[u-a-dev] Plan for improving the boot up experience for persons with disabilities

Paul Hunt huntp at ukonline.co.uk
Thu Aug 19 16:17:36 BST 2010

Hello list,

Further to the meeting of the Ubuntu accessibility team on August 18 2010;

I would like to begin a discussion on how we might improve the
experience of people with disabilities when they try to use the live CD
to either start a live desktop or perform an install with assistive
technologies enabled.

Currently if a user wishes to enable any assistive technologies such as
the Orca screen reader, they must hit a key at a specific point during
the boot process to get to the legacy boot menu.

They then must select their preferred option and start the boot process
with no audible feedback from their computer at all.

If the user has no useful vision this is extremely tricky as the exact
time at which to hit a key depends entirely on your hardware - CD drive
speed etc., and they have no way of knowing if they were successful
until either the machine comes up with their desired technology active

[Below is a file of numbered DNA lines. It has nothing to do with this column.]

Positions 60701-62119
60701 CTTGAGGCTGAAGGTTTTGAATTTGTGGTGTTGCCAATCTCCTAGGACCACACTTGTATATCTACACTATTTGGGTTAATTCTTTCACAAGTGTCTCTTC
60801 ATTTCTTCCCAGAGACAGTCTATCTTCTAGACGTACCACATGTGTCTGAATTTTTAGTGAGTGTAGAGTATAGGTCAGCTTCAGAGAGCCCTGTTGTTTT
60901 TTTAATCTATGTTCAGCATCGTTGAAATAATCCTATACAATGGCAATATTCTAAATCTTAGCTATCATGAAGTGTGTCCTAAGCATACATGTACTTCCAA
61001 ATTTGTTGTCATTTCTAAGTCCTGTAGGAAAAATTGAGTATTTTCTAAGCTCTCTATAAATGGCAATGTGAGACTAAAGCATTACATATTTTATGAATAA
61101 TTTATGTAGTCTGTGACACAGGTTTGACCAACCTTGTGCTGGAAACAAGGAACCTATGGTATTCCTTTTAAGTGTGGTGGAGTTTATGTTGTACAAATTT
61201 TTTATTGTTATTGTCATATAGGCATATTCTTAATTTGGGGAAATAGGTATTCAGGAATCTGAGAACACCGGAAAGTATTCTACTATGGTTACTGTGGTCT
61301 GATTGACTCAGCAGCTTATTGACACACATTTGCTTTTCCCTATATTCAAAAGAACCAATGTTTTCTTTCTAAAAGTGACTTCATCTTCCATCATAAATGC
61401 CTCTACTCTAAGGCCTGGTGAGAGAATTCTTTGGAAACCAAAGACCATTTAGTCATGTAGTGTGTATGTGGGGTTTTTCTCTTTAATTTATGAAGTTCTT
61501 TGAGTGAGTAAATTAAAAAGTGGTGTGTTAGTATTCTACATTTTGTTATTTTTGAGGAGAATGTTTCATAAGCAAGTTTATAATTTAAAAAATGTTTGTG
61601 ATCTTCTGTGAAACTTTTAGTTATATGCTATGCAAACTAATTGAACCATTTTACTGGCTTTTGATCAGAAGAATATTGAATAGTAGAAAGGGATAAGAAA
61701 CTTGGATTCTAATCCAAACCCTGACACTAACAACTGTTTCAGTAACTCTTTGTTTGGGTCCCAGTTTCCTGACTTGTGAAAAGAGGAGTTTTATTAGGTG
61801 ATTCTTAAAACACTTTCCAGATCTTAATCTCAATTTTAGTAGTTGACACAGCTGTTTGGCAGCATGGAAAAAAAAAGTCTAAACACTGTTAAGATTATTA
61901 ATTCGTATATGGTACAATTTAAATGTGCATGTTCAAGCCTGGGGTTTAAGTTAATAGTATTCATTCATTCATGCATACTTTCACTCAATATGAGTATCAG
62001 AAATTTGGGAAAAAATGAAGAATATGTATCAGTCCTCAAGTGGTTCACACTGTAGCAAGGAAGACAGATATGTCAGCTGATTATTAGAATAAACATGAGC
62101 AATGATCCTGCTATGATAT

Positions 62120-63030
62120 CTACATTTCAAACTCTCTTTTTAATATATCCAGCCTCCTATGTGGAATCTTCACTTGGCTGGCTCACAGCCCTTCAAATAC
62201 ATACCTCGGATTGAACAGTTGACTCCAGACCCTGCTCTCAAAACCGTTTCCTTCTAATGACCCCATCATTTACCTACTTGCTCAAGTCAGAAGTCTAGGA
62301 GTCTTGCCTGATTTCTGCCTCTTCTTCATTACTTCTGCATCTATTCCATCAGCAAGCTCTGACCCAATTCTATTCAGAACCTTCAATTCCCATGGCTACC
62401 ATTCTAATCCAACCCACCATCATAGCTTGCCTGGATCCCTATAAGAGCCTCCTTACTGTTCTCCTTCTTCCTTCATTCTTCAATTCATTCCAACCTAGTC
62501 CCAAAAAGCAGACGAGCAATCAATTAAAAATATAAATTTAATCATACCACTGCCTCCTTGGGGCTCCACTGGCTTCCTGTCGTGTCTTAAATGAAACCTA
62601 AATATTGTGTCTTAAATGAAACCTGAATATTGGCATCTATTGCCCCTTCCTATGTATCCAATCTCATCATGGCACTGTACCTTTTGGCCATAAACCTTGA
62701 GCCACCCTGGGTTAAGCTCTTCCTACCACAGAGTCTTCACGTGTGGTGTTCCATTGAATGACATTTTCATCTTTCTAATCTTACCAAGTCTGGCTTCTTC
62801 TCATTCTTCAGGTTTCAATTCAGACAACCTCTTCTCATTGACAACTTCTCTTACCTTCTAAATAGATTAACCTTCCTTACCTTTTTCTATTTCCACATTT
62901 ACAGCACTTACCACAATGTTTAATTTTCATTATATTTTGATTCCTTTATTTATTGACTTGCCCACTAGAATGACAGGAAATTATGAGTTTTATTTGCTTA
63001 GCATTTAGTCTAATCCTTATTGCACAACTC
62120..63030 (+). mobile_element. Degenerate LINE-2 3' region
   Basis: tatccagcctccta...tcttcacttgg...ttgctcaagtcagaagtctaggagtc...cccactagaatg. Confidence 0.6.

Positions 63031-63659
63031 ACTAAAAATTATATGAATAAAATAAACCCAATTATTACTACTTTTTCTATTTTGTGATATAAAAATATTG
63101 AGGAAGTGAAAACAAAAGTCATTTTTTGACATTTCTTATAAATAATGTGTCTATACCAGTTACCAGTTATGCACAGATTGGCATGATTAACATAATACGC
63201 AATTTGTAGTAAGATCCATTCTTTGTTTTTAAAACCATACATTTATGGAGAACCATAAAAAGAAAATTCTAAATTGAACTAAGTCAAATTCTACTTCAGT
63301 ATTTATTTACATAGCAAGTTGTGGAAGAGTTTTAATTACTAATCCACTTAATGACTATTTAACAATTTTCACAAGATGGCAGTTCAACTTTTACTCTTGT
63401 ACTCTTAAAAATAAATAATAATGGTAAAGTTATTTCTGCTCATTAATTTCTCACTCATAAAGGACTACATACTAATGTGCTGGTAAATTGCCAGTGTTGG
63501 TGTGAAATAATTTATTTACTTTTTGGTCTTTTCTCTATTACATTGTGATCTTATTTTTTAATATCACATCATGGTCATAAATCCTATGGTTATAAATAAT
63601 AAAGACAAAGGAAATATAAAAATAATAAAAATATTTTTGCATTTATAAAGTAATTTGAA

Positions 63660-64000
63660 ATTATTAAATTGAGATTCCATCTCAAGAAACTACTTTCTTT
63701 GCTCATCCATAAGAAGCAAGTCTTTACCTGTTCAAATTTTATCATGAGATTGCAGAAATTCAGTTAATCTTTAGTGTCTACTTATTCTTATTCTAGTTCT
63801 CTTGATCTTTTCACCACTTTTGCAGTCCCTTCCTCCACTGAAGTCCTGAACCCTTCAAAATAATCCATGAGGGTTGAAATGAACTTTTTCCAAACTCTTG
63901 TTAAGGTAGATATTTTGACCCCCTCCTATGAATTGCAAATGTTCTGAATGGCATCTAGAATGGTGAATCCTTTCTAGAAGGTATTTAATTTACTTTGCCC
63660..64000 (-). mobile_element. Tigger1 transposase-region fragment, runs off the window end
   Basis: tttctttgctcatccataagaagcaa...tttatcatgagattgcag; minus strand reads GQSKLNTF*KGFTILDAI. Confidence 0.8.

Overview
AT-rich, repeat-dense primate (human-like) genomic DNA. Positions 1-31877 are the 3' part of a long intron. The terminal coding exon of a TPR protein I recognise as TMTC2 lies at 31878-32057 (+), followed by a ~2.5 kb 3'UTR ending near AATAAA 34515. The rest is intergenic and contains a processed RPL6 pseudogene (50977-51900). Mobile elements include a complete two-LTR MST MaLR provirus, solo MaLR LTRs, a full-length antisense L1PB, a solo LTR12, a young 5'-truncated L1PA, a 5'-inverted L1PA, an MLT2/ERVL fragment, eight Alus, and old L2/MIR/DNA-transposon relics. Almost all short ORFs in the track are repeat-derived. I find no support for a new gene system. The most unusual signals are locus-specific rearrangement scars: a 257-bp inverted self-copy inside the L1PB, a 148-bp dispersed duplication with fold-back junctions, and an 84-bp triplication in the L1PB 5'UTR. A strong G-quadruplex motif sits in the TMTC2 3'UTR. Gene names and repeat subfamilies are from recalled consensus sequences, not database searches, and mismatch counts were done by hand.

or they give up and power off

The current Ubuntu CD (lucid Lynx) doesn't stop and wait for any user
interaction until it reaches a new graphical 'language and boot or
install' options screen.

I would like to try and come up with a solution that would eliminate the
need for any guesswork as to when to hit keys, and that would provide
feedback to the user at all stages and enable them to select an
assistive technology to use, in a way that is none intrusive to people
who don't need such things.

As we discussed in the meeting, we propose to first design a solution
and then test it in Vinux before proposing it to be adopted by the
mainstream Ubuntu project.

Are the Vinux developers on this list?

I would like to hear suggestions and potential problems that people can
think of, both technical and none technical with regards to this.

It would be great if we could come up with a solution that emulated the
Apple Mac's operating system which allows a user to perform a key
combination at any point (including the first screen that appears when
you boot for the first time) and activate an assistive technology.


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